Disability Rights Round-Up, March 2nd, 2017
As we begin our blog series on rights and services for individuals with disabilities, let’s take a look at two items that would have major impact – one on the state level, and one national.
First – a seemingly innocuous set of fiscal rules introduced by the NJ DOE could have a disastrous impact on private special education schools in the state that serve 11,000 of the state’s most complex students, whose needs cannot be met within district public schools. The NJDOE proposed more than 80 pages of new accounting rules that will devastate these schools, and make it very hard for them to operate. Some schools may be forced to close. The rules affect areas such as pension, healthcare, travel, hiring and staff training, tuition-setting, debt, and audits, to name a few. These rules will directly affect services to children. Here is a summary sheet of the changes and the effects they would have:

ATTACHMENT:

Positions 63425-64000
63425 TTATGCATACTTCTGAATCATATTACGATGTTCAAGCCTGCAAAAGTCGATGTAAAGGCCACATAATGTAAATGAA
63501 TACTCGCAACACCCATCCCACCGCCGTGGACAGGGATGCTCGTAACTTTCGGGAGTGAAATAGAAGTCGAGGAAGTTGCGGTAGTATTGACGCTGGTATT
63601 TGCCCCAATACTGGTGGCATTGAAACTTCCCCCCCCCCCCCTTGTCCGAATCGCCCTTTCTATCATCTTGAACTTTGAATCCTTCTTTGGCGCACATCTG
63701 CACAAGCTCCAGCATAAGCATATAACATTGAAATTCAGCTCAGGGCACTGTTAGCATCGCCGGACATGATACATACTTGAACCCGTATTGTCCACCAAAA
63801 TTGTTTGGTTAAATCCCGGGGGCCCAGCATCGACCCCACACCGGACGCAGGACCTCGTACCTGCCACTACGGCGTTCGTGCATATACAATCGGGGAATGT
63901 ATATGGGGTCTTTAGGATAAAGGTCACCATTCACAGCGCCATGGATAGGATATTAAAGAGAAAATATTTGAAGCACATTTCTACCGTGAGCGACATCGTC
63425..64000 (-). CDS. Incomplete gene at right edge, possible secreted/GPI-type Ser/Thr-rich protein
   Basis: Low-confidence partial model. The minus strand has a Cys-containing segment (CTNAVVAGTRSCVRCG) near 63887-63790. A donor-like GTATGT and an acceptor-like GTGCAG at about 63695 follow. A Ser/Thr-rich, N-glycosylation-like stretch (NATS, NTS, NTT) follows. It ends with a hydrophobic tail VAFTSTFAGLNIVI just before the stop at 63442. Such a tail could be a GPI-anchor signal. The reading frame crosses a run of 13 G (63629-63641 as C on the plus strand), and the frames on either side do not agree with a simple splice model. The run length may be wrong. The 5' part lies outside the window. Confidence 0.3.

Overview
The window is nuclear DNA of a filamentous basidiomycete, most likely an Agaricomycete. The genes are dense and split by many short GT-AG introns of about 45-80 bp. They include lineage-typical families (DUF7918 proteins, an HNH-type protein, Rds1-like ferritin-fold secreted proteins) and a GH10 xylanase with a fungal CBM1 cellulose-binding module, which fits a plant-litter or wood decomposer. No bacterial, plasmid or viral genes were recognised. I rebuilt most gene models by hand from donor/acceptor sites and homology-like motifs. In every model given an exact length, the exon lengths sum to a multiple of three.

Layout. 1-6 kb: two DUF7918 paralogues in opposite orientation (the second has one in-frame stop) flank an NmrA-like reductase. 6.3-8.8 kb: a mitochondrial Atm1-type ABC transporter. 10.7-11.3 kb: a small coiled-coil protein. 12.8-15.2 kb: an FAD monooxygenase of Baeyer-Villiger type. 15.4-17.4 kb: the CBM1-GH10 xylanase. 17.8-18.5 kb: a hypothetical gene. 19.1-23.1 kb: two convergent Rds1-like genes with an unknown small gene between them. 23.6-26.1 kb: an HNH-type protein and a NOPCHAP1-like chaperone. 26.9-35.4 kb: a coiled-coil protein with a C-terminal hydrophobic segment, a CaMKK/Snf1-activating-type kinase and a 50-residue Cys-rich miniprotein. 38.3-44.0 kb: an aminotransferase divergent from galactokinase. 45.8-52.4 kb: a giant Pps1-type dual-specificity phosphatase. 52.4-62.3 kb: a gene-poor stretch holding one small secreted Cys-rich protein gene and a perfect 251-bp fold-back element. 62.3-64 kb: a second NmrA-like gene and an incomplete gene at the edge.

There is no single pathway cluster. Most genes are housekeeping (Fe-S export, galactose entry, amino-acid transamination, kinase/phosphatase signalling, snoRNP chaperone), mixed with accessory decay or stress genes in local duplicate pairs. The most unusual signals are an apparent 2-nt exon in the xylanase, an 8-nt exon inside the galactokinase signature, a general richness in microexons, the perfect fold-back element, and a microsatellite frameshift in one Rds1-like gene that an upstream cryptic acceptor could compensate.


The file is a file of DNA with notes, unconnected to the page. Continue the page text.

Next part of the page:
Many advocacy organizations have expressed strong opposition to these regulations, including ASAH, Autism New Jersey, The Alliance for the Betterment of Citizens with Disabilities, The Arc of NJ, and the United Way of Central NJ. Calls for action can be found here:
Advocacy Alert: NJDOE Special Education Regulations Proposed
On the federal level, we are keeping an eye on GOP proposals to replace the current Medicaid funding system with block grants to states, essentially shifting more costs to states and leaving states with a lot of discretion on how to spend their limited funds. This could be disastrous for people with disabilities, who frequently rely on Medicaid for their medical care; for many, it would limit their treatment options – for others, cuts to Medicaid would mean that they could no longer live independently. A good explanation can be found here: